- Which of the CSTR or PFR require a smaller volume?
For a well-mixed batch reactor, the design equation is:
\[\begin{split}\dfrac{dC_A}{dt} &= r_A \\ -\int_{C_{A0}}^{C_A}{\dfrac{1+0.5C_A}{0.1C_A}dC_A} &= \int_{t=0}^{t}{dt}\\ -10\ln\left(\dfrac{0.1}{2.0}\right) - 5.0\left(0.1 - 2.0\right) &= t\\ t &= 29.95 + 9.5 = 39.45\,\text{minutes}\end{split}\]Using the design equation for CSTRs (assuming it to be well-mixed and operating at steady state, with a constant volumetric flow rate of \(25\,\text{L.min}^{-1}\)):
\[\begin{split}V &= \dfrac{F_{A0}-F_A}{-r_A} \\ &= \dfrac{50-2.5}{\frac{(0.1)(0.1)}{1+(0.5)(0.1) }} \\ &= 4987.5 \approx 5000\,\text{m}^3\end{split}\]Use the mole balance equation for PFRs, making the usual assumption of steady state, and well-mixed in the radial direction, and using that \((q)(dC_A) = dF_A\), assuming constant volumetric flow throughout the PFR:
\[\begin{split}\dfrac{dF_A}{dV} &= r_A \\ dV &= q\dfrac{dC_A}{r_A} \\ V &= q \int_{C_{A0}}^{C_A}{-\frac{1.0 + 0.5C_A}{0.1C_A}dC_A}\\ V &= -(25)(10) \ln\left(\dfrac{0.1}{2.0}\right) -(25)(5)(0.1 - 2.0)\\ V &= 986\,\text{L}\end{split}\]
Question 5 [7]
The gas phase reaction:
is carried out at 100°C in a 20 L constant-volume, sealed batch reactor, at atmospheric pressure. The reaction is second order: \(-r_A = k C_A^2\) where \(k = 2\,\text{L.mol}^{-1}\text{.min}^{-1}\).
One mole of pure A is initially placed in the reactor, which is well mixed (is this a reasonable assumption?). Determine:
- the partial pressure due to A in the reactor
- the concentration of A in the reactor after 5 minutes have elapsed
- the partial pressure due to A in the reactor after 5 minutes have elapsed.
There was an error in the question, so as long as you attempted the question you got full grade. The problem was over-specified, so you get a partial pressure of A that exceeds atmospheric pressure.
\(p_a V = n_A RT\), or solving for \(p_A = \dfrac{(1)(8.314)(373)}{20 \times 10^{-3}} = 155056\,\text{Pa}\).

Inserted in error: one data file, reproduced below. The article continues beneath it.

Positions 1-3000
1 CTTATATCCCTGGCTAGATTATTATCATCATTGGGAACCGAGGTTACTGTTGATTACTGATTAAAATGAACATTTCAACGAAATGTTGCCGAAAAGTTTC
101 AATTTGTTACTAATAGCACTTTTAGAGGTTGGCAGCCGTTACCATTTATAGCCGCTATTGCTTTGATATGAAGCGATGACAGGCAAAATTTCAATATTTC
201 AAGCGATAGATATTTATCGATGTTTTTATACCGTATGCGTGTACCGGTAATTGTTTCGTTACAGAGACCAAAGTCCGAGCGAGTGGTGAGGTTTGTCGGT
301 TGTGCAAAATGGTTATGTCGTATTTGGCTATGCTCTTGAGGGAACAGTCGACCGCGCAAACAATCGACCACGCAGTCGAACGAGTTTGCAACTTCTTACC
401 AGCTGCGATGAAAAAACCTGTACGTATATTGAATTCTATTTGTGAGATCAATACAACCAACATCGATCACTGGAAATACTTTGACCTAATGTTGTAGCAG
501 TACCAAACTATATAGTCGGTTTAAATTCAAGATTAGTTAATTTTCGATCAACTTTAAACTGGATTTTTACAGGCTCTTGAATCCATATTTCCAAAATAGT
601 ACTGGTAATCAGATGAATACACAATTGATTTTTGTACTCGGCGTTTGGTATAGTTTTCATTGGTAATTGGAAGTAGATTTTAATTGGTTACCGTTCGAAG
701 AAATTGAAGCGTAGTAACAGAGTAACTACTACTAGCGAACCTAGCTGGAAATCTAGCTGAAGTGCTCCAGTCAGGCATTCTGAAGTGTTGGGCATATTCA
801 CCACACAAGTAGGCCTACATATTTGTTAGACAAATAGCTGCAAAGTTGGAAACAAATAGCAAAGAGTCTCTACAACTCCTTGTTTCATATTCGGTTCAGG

After 5 minutes in a batch reactor that is assumed to be well-mixed:
\[\begin{split}\frac{dN_A}{dt} &= r_AV \\ \frac{dC_A}{dt} &= r_A \\ \int_{t=0}^{t}{dt} &= \int_{C_{A0}}^{C_A}{\dfrac{dC_A}{-kC_A^2}} \\ t &= \dfrac{1}{k_A}\left(\dfrac{1}{C_A} - \frac{1}{C_{A0}}\right)\\ C_A &= 0.033\,\text{mol.L}^{-1}\end{split}\]The partial pressure due to A after 5 minutes have elapsed is \(p_A = C_A RT = (33.0)(8.314)(373) =102337\,\text{Pa}\)
Question 6 [10]
Consider a municipal water treatment plant for a smallish community. Waste water at \(32,000\,\text{m}^3\text{.day}^{-1}\), flows through the treatment plant with a mean residence time of 8 hours. Air is bubbled through the tanks, and microbes in the tank attack and break down the organic material:
A typical entering feed has a BOD (biological oxygen demand) of \(200\,(\text{mg O}_2)\text{.L}^{-1}\), the effluent has a negligible BOD. Find the average rate of reaction, or decrease in BOD, in the treatment tanks.
SolutionThe rate of reaction is defined as \(-r_{\text{O}_2} = \dfrac{\text{mol O$_2$ used}}{(\text{day})(\text{m}^3)}\).
We can obtain an estimate of the tank volume from the residence time equation: \(\tau = \dfrac{V}{q}\) or that \(V = \dfrac{32000}{3} = 10667 \,\text{m}^3\).
To obtain a value for the numerator, recognize that 1 mole of waste requires 1 mole of oxygen to remove its biological oxygen demand. We require 200 mg of oxygen though per litre of waste, or \(\dfrac{0.2\,\text{g.L}^{-1}}{32\,\text{g.mol}^{-1}}\times 1000\,\text{L.m}^{-3} = 6.25\) mol of oxygen required per \(\text{m}^3\) of waste. There will be \(32 000\,\text{m}^3\text{.day}^{-1}\) of waste water to treat, so this corresponds then to an average reaction rate of \(\dfrac{6.25 \times 32 000}{10667} = 18.75\,\dfrac{\text{mol O$_2$ used}}{(\text{day})(\text{m}^3)}\).